Even if you have years of hands-on experience and an extensive portfolio of coding samples, you may need to pass a technical interview before an IT manager will offer you a software development, engineering or programming assignment.
The good news is if you’ve made it this far in the process, you’ve probably got a good shot at a plum contract position as long as you anticipate the interviewer’s questions and prepare to answer them.
Most technical interviews center on skills, programs and development methodologies germane to the assignment. So start by reviewing the job description, scope of work and conferring with your recruiter to make sure you understand the must-have technical requirements, your key responsibilities and the company’s technical stack.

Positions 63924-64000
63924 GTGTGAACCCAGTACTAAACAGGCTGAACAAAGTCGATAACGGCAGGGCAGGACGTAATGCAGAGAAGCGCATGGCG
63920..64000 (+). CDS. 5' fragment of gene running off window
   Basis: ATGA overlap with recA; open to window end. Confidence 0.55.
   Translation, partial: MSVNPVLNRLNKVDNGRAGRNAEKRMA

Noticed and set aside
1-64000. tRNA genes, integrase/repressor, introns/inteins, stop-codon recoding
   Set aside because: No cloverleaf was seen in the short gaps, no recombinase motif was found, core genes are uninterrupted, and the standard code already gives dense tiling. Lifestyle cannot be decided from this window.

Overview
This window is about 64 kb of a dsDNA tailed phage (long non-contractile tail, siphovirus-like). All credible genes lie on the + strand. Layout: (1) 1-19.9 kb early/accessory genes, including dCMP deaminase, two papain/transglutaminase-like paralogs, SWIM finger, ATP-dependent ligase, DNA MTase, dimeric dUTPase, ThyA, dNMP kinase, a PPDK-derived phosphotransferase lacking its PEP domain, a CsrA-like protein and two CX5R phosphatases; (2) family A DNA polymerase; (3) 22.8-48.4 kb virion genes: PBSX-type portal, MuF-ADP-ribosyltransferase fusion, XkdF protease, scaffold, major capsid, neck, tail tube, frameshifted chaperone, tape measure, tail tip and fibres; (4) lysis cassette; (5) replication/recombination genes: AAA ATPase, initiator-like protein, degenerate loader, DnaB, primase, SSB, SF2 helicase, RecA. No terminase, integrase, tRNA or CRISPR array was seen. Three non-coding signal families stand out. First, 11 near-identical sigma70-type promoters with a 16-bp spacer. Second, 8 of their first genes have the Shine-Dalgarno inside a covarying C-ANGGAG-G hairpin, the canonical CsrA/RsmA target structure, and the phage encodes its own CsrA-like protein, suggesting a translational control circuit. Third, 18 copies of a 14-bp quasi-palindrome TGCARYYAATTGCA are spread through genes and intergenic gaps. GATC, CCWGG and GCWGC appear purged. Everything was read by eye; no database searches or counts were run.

Hiring managers and recruiters tend to list the priority requirements at the top of the job description, followed by preferred or “extra credit” skills, so look there first. And your recruiter should be able to tell you whether you’ll be doing a coding test, whiteboard session or server set up, who you’ll be interviewing with, and the topics they want to cover. He or she should also know how long the interview will last and whether the company typically asks brainteasers or algorithm questions.
The Internet and certification exams are additional sources of technical interview questions for specific programs and technologies. Having off-the-record conversations with current or previous employees and searching for technical questions on Glassdoor or GitHub may yield a bounty of company-specific questions.
Most people don’t like surprises, especially during an interview. Anticipating the hiring manager’s technical questions is the first step in acing your technical interview.